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## 12. VLOOKUP with IFERROR (Google Sheets Formulas Cheat Sheet)

Combining the `VLOOKUP`

formula with the `IFERROR`

formula allows you to handle cases where the lookup value is not found in the lookup range. Here's an example:

`=IFERROR(VLOOKUP(A1, B1:C100, 2, FALSE), "Not found")`

This formula looks up the value in cell A1 in the range B1:C100 and returns the corresponding value from the second column of the range. If the lookup value is not found, it returns the text "Not found" instead of an error.

### Example 12: Looking Up Product Prices with Error Handling

Suppose you have a spreadsheet with product names in column A and another sheet named "Prices" with product names in column A and their corresponding prices in column B. You want to look up the prices of the products in your main sheet, but some products might not be listed in the "Prices" sheet. You can use the `VLOOKUP`

formula with `IFERROR`

to handle these cases:

- In cell B1 of your main sheet, enter the formula
`=IFERROR(VLOOKUP(A1, Prices!A:B, 2, FALSE), "Price not available")`

- Copy the formula down the column to look up the prices for each product, but if a product is not found in the "Prices" sheet, it will display "Price not available" instead of an error

## 13. UNIQUE (Google Sheets Formulas Cheat Sheet)

The `UNIQUE`

formula allows you to extract unique values from a range or array. Here's the syntax:

`=UNIQUE(range)`

For example:

`=UNIQUE(A1:A100)`

: Returns a list of unique values from the range A1:A100

### Example 13: Extracting Unique Product Names

Let's say you have a spreadsheet with product names in column A, and you want to create a list of unique product names. You can use the `UNIQUE`

formula to achieve this:

- In cell B1, enter the formula
`=UNIQUE(A1:A100)`

- The result will be a list of unique product names from the range A1:A100

## 14. FILTER (Google Sheets Formulas Cheat Sheet)

The `FILTER`

formula allows you to filter a range or array based on one or more criteria. Here's the syntax:

`=FILTER(range, condition1, [condition2, ...])`

For example:

`=FILTER(A1:B100, B1:B100>50)`

: Returns the values from the range A1:B100 where the corresponding values in the range B1:B100 are greater than 50

### Example 14: Filtering Sales Data Based on a Threshold

Suppose you have a spreadsheet with product names in column A and sales amounts in column B. You want to create a list of products with sales greater than $1,000. You can use the `FILTER`

formula to do this:

- In cell C1, enter the formula
`=FILTER(A1:A100, B1:B100>1000)`

- The result will be a list of products from the range A1:A100 where the corresponding sales amounts in the range B1:B100 are greater than $1,000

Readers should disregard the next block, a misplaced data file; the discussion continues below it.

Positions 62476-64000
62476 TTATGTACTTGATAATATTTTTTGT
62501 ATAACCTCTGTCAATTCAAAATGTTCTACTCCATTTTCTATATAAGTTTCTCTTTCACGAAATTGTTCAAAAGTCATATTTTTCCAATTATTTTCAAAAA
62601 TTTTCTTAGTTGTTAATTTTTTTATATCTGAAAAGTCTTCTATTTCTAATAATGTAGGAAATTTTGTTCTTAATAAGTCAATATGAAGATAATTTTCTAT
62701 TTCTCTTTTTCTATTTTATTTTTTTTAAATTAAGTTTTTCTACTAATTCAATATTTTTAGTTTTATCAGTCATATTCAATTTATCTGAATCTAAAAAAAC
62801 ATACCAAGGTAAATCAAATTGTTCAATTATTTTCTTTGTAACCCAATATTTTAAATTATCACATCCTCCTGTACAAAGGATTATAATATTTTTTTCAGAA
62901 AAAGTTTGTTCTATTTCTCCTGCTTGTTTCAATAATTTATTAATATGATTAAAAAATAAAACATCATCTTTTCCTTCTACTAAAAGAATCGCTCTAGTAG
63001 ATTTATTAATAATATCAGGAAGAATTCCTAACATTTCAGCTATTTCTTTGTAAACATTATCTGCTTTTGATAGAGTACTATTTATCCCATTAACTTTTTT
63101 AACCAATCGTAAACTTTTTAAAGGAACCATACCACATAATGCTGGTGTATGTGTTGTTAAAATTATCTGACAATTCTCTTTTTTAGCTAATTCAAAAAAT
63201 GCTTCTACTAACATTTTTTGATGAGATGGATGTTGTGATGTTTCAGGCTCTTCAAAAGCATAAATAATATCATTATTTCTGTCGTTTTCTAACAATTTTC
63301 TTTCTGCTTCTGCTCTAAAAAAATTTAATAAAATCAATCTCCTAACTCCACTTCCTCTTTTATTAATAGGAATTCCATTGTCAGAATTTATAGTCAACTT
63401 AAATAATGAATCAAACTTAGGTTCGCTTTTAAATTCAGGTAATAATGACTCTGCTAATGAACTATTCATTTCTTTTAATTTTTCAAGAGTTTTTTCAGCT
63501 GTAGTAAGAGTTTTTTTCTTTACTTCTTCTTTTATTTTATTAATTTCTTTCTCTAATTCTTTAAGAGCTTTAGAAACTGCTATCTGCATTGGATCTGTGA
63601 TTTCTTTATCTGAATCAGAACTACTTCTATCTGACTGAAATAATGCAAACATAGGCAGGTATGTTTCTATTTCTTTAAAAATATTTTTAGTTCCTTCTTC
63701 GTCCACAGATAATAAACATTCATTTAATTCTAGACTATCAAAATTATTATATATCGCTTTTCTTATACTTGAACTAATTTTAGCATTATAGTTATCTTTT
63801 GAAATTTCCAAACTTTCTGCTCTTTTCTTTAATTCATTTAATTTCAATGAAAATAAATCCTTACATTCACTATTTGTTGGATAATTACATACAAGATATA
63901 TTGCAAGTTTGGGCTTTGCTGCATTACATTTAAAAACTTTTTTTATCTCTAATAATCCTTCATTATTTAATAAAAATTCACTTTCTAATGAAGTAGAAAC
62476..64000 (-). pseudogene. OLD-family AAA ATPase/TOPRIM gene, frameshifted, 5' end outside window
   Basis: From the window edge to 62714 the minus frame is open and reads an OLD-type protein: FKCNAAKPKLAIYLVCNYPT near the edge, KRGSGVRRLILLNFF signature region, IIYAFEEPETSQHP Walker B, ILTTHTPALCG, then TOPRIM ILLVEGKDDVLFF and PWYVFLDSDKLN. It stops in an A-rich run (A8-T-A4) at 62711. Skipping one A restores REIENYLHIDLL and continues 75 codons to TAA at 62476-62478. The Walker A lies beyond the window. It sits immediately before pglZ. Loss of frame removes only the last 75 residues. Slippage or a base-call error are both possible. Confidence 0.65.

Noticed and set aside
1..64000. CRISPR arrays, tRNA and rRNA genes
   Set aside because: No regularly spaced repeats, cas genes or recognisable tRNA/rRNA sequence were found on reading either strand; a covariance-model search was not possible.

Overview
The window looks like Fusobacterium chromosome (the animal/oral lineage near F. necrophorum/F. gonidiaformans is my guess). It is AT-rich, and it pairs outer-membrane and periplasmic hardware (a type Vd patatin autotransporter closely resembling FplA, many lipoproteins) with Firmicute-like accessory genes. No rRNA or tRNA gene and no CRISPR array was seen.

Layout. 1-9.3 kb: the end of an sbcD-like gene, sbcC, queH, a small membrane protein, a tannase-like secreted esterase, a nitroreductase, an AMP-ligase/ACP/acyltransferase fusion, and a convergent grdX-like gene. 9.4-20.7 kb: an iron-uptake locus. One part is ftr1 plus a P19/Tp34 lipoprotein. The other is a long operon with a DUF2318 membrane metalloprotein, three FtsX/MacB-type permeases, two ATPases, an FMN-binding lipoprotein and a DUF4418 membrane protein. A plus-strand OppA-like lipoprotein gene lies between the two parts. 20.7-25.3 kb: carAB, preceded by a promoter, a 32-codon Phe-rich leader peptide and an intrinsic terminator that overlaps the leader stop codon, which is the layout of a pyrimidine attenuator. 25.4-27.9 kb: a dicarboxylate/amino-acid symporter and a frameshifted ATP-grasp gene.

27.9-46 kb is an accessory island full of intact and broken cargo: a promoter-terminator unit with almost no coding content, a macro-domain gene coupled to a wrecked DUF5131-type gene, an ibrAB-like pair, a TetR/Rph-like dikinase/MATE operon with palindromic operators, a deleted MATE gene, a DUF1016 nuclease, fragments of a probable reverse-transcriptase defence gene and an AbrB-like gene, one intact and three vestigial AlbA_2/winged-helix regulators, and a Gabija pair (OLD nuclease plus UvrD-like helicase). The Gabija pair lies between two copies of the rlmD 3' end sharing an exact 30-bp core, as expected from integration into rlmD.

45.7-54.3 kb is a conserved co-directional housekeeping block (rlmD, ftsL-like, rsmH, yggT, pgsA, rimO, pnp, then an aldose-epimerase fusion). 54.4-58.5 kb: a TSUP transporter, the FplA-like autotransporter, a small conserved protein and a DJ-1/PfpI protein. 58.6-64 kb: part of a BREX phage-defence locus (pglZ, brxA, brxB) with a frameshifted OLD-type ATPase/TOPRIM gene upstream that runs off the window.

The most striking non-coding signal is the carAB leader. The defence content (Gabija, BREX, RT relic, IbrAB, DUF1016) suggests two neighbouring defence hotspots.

## 15. QUERY (Google Sheets Formulas Cheat Sheet)

The `QUERY`

formula allows you to perform SQL-like queries on your spreadsheet data. It's a powerful formula that can be used for filtering, sorting, and aggregating data. Here's a basic example of the syntax:

`=QUERY(data, query, [headers])`

For example:

`=QUERY(A1:C100, "SELECT A, SUM(B) GROUP BY A", 1)`

: Groups the data in the range A1:C100 by the values in column A and calculates the sum of the values in column B for each group, with headers in the first row

### Example 15: Summarizing Sales Data by Product

Let's say you have a spreadsheet with product names in column A, sales dates in column B, and sales amounts in column C. You want to create a summary of total sales for each product. You can use the `QUERY`

formula to achieve this:

- In cell D1, enter the formula
`=QUERY(A1:C100, "SELECT A, SUM(C) GROUP BY A LABEL SUM(C) 'Total Sales'", 1)`

- The result will be a summary table with product names and their corresponding total sales, based on the data in the range A1:C100

## Conclusion

This Google Sheets formulas cheat sheet, now expanded with 10 more examples, covers an even wider range of formulas that can help you work more efficiently and effectively with your spreadsheet data. From conditional counting and summing to error handling, unique value extraction, filtering, and powerful querying, these formulas offer a wealth of possibilities for data analysis and manipulation.

As you continue to explore and apply these formulas in your own work, remember that practice is key to mastering them. Don't hesitate to experiment with different combinations and variations to find the best solutions for your specific needs.

Keep this cheat sheet handy as a reference, and feel free to add your own examples and notes as you discover new ways to use these formulas. With time and experience, you'll develop a robust toolkit of Google Sheets formulas that will make you a true spreadsheet pro.

Happy formula-building!

## FAQ: Google Sheets Formulas

### What are the most useful formulas in Google Sheets?

Some of the most useful formulas in Google Sheets include:

- VLOOKUP: Looks up and retrieves data from a specific column in a table
- ARRAYFORMULA: Applies a formula to an entire range of cells
- SUM: Adds up a range of cells
- IF: Performs a logical test and returns a value based on the result
- IMPORTRANGE: Imports data from another Google Sheets spreadsheet

### What are the basic math formulas for Google Sheets?

The basic math formulas in Google Sheets include:

- SUM: Adds up a range of cells
- AVERAGE: Calculates the average of a range of cells
- COUNT: Counts the number of cells that contain numbers
- MAX: Returns the highest value in a range of cells
- MIN: Returns the lowest value in a range of cells

### How to write Google Sheets formulas?

To write a formula in Google Sheets:

- Click on the cell where you want to enter the formula
- Type an equals sign (=) to begin the formula
- Enter the formula using cell references, functions, and operators
- Press Enter to calculate the result

### What is <> in Google Sheet formula?

In Google Sheets formulas, the `<>`

operator means "not equal to." It is used to compare two values and returns TRUE if they are not equal, and FALSE if they are equal.